Provisional licensees must complete 3,000 hours of clinical work experience, at least half of which must be completed post-degree. A minimum of 1,000 post-degree hours must be direct service delivery with a maximum of 250 hours in group or co-facilitative situations. Trainees must also receive one hour of supervision for every 15 hours of work experience pre-graduation or one hour of supervision for every 20 hours of experience post-degree. The supervisor must be an LCSW, LCPC, LMFT, or a licensed psychologist or psychiatrist with at least three years of post-licensure experience and clinical training in supervision. More information about supervision requirements can be found in the Board rules.
4. Request and receive your LCPC licensure.
Once you have met the experience and exam requirements, you are ready to apply for LCPC licensure. Exam results will be sent to the Board directly from NBCC; you must submit the supervisory experience form indicating you have met the experience requirements. If you have had more than one supervisor, each supervisor must complete a separate form. These documents should be uploaded using the online portal. You do not need to resubmit an application package at this stage as the Board keeps your required documents, such as transcripts and background checks, on file while you have a provisional license.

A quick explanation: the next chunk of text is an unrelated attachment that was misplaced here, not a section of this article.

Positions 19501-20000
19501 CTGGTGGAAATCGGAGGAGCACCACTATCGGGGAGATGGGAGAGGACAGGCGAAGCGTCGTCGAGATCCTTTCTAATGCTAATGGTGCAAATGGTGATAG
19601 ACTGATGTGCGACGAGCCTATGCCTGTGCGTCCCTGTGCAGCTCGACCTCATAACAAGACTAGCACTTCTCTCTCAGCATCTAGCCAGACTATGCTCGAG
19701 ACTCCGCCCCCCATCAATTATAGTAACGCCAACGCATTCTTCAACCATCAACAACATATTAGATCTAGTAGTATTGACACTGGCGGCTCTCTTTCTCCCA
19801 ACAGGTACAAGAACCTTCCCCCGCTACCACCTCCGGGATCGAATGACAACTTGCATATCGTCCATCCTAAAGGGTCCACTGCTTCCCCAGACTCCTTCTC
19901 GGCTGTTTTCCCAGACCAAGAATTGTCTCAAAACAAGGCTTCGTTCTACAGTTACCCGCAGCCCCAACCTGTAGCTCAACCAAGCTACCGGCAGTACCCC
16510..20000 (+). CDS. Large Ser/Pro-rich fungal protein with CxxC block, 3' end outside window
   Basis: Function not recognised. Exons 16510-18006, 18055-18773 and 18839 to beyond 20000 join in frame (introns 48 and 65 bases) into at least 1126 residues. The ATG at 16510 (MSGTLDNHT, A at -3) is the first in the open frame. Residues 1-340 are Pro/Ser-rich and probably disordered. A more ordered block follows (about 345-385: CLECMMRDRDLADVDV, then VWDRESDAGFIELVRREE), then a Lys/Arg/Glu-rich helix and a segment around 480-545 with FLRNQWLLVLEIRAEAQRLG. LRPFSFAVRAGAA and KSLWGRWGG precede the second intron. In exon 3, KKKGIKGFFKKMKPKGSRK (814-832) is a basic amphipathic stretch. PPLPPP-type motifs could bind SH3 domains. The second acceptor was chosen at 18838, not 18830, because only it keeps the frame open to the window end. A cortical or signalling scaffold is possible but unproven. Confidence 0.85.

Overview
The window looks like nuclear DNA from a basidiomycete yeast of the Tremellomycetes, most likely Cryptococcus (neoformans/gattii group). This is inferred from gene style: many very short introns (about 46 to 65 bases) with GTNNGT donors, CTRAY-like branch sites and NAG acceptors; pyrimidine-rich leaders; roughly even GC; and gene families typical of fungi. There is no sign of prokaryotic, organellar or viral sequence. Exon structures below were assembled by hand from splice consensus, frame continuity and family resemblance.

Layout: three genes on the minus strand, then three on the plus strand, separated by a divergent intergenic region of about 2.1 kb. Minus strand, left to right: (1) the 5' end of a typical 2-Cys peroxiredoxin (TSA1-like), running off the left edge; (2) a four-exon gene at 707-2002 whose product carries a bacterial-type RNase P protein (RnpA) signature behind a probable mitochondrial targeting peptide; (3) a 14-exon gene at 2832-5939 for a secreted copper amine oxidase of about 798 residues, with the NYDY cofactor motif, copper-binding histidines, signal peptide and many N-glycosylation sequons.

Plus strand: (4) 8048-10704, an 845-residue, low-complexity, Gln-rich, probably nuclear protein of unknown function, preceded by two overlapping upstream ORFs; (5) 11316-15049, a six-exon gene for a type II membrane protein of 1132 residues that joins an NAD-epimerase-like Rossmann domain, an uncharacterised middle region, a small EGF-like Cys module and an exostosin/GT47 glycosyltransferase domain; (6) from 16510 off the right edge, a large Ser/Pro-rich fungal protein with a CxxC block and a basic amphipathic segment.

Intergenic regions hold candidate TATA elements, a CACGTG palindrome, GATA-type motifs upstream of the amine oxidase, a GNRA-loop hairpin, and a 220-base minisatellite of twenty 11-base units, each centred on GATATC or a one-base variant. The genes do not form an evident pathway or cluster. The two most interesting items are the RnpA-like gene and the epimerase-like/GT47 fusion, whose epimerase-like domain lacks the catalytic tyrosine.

Professional Counselor Licensure by Reciprocity in Montana
There are no reciprocity agreements for licensure in Montana, but the Board does review LCPC applications from individuals who have been licensed in other states for at least two years on a case-by-case basis. The licensure standards must be substantially similar or greater to those in Montana, including similar degree requirements, exam scores, and experience hours. Fingerprint and background checks through the Montana Department of Justice are also required. Applicants should refer to the LCPC checklist and the Board rules for required forms and instructions. The application fee is $200 as of September 2019.